ARCHIVE: It’s Her Party (and We’re Invited)

MarilynSchlossbachMarilyn Schlossbach, photographed with her niece Amelia outside Langosta Lounge on the Asbury boards. (Photos by Diana Moore)

(First published on Red Bank oRBit November 30, 2009)

What can we say about Marilyn Schlossbach that hasn’t been said before, in dozens of appreciative magazine profiles, hundreds of fanmails, thousands of effusive thank-yous?

An empowering role model? Doesn’t begin to scratch the surface. Woman of the Year? Almost an insult — her day beats your year hands down. Marilyn for President of the World? Well, it’s a start.

We knew her first as a restaurateur — although we only retroactively discovered that it was she who co-founded the late great Oshin in Avon, arguably the Shore’s first truly modern dining spot and source of some fond culinary memories of the neon-lit 1980s. From there it was on to several forward-thinking places in Ocean County, where she and her husband Scott Szegeski continue to operate Labrador Loungeand the original Pop’s Garage in Normandy Beach. A few years ago, she returned to Monmouth to establish Market in the Middle in downtown Asbury, where during her tenure the foodie fantasia hosted several “soup kitchens” for the local needy and the first in a series of  For Life art/charity events — two concepts that would follow her to her present headquarters on the herringboned hardwoods of the city’s boardwalk.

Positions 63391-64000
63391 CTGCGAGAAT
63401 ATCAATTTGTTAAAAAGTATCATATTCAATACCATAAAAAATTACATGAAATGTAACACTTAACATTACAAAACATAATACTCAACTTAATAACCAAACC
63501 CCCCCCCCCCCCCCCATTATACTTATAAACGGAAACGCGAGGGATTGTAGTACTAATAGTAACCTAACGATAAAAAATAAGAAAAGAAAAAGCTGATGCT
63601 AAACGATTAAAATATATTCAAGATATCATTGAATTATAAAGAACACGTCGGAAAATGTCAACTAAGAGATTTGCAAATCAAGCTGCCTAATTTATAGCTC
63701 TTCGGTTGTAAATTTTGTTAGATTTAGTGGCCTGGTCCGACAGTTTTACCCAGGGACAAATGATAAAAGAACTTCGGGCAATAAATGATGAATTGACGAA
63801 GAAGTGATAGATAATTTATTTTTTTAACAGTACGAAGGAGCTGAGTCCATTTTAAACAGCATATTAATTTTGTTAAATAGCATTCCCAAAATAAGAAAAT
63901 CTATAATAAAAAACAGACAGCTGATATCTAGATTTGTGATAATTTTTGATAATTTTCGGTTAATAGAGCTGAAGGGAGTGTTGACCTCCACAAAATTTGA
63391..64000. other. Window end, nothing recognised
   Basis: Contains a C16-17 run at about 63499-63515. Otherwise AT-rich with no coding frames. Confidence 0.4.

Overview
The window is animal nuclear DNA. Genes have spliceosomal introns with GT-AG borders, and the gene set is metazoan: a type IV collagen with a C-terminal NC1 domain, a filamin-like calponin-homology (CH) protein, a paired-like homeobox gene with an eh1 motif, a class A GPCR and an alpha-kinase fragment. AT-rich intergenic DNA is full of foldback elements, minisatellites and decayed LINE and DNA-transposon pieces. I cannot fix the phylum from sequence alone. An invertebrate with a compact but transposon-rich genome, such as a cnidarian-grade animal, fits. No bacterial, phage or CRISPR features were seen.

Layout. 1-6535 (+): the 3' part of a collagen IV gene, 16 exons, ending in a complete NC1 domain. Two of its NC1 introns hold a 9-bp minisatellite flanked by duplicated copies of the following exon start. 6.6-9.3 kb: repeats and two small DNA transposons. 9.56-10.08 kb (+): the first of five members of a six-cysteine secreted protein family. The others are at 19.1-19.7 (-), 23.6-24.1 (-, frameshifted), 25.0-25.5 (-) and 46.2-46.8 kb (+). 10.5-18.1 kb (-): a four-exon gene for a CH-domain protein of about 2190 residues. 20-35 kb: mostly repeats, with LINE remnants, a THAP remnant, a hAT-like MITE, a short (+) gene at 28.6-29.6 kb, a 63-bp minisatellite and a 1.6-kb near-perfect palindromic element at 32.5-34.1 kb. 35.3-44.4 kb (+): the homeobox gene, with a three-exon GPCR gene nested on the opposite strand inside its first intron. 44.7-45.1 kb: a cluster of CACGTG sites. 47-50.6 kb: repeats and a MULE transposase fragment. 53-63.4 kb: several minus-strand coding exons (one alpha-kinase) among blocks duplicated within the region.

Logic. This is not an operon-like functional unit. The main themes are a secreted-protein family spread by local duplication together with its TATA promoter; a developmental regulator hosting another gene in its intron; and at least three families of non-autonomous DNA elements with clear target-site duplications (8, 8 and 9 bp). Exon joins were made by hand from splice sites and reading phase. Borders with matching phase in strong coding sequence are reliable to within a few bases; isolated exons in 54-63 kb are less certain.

When those boards (and boardwalk redevelopers Madison Marquette) beckoned, Marilyn and Scott homesteaded a block of surreal estate in the Third Avenue Pavilion between Ocean (Avenue) and the Ocean — creating a complex of three interconnected businesses that includes a northern outpost of Pop’s, as well as Scott’s Lightly Salted Surf Mercado and the sea-glass jewel in the crown, Langosta Lounge. It’s this casually classic purveyor of “vacation cuisine” that serves as Schlossbach’s base of operations these days; a bulwark bubble of endless summer against the offseason’s often unforgiving blasts — and a place that, with the help of veteran scenester Peter Mantas, continues to offer up music all week long (including an upcoming encore appearance by the Howlin’ great bluesguy Hubert Sumlin — check our interview with the legend here).

The boardwalk location also inspired Marilyn to join forces with VJ Carbone — her neighbor from the Bodega Shoppe and an exec at Focus Features — to establish the Asbury Park Film Initiative, a collective that’s brought Patti Smith to the Paramount, surfer-turned-singer Beau Young to the Carousel, free family movies to the beach and a series of sneak previews to venues like The Showroom andMiddlebrook Clearview Cinemas. You might even say that through her and Scott’s advocacy of surf culture and such causes as Clean Ocean Action, she’s pretty much cemented Asbury’s place as a regional capital for the burgeoning genre of the modern surf film.